On Ubuntu, the system’s timezone is set during the install, but it can be easily changed at a later time.
Using the correct timezone is important for many systems related tasks and processes. For example, the cron daemon uses the system’s timezone for executing cron jobs, and the timestamps in the log files are based on the same timezone.
This tutorial demonstrates how to set or change the timezone on Ubuntu 18.04 and previous versions from the command line, or through the GUI. The same instructions apply for any Ubuntu-based distribution, including Kubuntu, Linux Mint, and Elementary OS.
You’ll need to be logged in as a user with sudo privileges in order to change the system’s timezone.
Checking the Current Timezone
In Ubuntu and most other Linux distributions, we can use the
timedatectl command to display and set the current system’s time and timezone.
As you can see in the output below, the timezone is set to UTC:
Local time: Wed 2019-01-23 22:45:47 UTC Universal time: Wed 2019-01-23 22:45:47 UTC RTC time: Wed 2019-01-23 22:45:48 Time zone: Etc/UTC (UTC, +0000) System clock synchronized: yes systemd-timesyncd.service active: yes RTC in local TZ: no
The system timezone is configured by symlinking
/etc/localtime to a binary timezone identifier in the
/usr/share/zoneinfo directory. So, another option would be to show the path the symlink points to using the ls command:
ls -l /etc/localtime
lrwxrwxrwx 1 root root 27 Dec 10 12:59 /etc/localtime -> /usr/share/zoneinfo/Etc/UTC
Alternatively, you can also check the current system’s timezone by displaying the contents of the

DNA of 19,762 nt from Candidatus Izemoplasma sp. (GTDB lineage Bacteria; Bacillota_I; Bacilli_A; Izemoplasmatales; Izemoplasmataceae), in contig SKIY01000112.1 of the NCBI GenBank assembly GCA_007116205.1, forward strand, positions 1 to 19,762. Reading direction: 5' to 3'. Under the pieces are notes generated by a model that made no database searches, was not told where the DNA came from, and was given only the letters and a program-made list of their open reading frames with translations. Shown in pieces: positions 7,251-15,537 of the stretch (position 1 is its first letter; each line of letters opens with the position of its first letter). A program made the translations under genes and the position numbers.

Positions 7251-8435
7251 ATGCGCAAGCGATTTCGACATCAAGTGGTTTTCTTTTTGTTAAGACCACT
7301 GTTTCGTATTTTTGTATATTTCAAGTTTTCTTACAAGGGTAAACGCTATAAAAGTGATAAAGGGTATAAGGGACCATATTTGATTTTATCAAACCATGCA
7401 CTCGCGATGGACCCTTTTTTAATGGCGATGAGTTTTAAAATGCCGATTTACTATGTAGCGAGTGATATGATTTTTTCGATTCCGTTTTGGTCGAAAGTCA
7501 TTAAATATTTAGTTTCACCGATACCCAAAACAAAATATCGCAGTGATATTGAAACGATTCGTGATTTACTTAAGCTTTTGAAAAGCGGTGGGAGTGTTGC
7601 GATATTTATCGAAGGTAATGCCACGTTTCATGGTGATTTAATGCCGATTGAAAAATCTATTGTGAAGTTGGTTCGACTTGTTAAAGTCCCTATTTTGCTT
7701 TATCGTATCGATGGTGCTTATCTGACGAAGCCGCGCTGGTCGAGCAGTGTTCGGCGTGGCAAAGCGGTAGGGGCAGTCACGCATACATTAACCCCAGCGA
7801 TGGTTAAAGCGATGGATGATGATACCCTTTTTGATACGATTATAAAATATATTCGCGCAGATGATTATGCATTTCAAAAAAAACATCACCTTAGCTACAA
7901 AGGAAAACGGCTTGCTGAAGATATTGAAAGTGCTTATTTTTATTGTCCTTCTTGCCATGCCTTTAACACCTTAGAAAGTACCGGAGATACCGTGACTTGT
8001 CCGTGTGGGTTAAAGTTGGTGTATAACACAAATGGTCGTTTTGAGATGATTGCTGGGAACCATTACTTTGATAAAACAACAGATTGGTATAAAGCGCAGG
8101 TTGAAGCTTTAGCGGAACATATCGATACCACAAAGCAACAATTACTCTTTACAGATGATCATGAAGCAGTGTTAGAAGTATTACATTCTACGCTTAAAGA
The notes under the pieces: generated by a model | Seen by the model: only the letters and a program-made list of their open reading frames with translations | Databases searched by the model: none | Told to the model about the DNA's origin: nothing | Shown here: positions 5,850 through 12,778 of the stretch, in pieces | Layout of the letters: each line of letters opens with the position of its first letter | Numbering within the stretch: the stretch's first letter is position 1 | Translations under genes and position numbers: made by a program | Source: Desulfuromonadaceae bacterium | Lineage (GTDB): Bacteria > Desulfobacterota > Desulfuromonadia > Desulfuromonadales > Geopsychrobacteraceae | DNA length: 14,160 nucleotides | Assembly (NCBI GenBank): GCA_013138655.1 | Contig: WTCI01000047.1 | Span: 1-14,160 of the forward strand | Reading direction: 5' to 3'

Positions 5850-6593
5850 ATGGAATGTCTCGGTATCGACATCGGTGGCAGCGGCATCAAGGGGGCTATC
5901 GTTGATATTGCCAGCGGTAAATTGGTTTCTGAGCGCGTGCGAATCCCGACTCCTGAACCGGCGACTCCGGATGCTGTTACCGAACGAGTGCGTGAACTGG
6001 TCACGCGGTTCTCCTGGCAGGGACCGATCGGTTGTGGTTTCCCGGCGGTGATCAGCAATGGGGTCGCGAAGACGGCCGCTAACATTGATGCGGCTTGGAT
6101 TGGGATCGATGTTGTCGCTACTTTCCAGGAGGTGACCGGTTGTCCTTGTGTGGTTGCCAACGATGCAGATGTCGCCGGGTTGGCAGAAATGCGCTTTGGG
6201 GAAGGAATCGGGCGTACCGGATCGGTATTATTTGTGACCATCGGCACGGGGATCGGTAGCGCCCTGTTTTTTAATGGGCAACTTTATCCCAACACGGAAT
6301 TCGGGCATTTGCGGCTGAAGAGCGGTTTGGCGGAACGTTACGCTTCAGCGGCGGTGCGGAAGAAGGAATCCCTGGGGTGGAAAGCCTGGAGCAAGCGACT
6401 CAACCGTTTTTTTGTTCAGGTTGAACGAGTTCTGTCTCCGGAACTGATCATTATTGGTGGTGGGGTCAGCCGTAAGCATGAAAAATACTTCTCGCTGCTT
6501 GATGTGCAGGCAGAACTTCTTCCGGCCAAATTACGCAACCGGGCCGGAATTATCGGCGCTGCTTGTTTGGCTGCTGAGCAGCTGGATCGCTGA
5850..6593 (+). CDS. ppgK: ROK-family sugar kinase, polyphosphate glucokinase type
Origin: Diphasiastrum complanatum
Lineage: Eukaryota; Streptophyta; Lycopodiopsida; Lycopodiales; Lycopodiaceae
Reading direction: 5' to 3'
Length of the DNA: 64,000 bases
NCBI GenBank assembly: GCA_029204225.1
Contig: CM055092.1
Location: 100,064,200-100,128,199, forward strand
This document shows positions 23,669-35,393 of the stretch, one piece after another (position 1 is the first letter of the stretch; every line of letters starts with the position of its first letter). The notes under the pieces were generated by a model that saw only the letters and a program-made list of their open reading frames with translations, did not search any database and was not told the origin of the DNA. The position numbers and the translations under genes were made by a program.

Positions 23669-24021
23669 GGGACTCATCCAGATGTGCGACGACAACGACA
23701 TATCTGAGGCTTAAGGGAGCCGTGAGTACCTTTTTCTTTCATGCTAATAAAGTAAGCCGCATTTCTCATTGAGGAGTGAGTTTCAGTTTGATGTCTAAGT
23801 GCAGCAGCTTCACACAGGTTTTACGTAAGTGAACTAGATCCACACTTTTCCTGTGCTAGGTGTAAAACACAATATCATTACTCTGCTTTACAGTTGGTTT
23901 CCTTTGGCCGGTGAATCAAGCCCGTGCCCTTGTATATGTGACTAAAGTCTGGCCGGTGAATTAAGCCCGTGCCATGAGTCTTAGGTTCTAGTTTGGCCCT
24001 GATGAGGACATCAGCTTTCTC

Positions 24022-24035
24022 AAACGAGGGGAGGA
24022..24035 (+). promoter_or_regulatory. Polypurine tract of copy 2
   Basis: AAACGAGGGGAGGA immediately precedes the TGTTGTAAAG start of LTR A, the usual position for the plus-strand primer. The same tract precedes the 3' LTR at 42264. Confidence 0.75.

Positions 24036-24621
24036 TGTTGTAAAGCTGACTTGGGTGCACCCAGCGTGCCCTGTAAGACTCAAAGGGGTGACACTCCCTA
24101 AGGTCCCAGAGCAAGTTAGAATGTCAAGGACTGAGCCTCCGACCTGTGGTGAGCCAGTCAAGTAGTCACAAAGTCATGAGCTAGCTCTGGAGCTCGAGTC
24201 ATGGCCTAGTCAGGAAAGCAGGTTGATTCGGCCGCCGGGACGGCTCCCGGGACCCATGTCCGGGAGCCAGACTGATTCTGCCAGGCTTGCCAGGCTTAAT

Changing the Timezone Using the
Before changing the timezone, you’ll need to find out the long name for the timezone you want to use. The timezone naming convention usually uses a “Region/City” format.
To list all available time zones, you can either list the files in the
/usr/share/zoneinfo directory or use the
... Europe/Oslo Europe/Paris Europe/Podgorica Europe/Prague Europe/Riga Europe/Rome Europe/Samara ...
Once you identify which time zone is accurate to your location, run the following command as sudo user:
sudo timedatectl set-timezone your_time_zone
For example, to change the system’s timezone to
sudo timedatectl set-timezone Europe/Rome
timedatectl command to verify the changes:
Local time: Thu 2019-01-24 00:27:43 CET Universal time: Wed 2019-01-23 23:27:43 UTC RTC time: Wed 2019-01-23 23:27:44 Time zone: Europe/Rome (CET, +0100) System clock synchronized: yes systemd-timesyncd.service active: yes RTC in local TZ: no
Changing the Timezone by Reconfiguring
If you are running an older version of Ubuntu, and the
timedatectl command is not present on your system, you can change the timezone by reconfiguring
- Identify the timezone you want to configure.
Save the new timezone name to
/etc/timezone file using the following tee command:
echo "Europe/Rome" | sudo tee /etc/timezone
Run the following command to change the system’s timezone:
sudo dpkg-reconfigure --frontend noninteractive tzdata
Current default time zone: 'Europe/Rome' Local time is now: Thu Jan 24 00:40:48 CET 2019. Universal Time is now: Wed Jan 23 23:40:48 UTC 2019.
Changing the Timezone Using the GUI
If the command-line is not your thing, you can change the current system’s timezone through the GUI.
Open the system settings window by clicking on the
Settings icon, as shown in the image below:
In the system settings window click on the
Date & Time tab, turn the
Automatic Time Zone to
OFF and click on the
Time Zone box:
Automatic Time Zone set to
ON and you have an Internet connection, the time zone should be automatically set according to your location.
To select the new timezone, you can either click on the map or search for a time zone through the search bar.
Once done, click on
× to close the window.
In this guide, we have shown you change your Ubuntu system’s timezone. Feel free to leave a comment if you have any questions.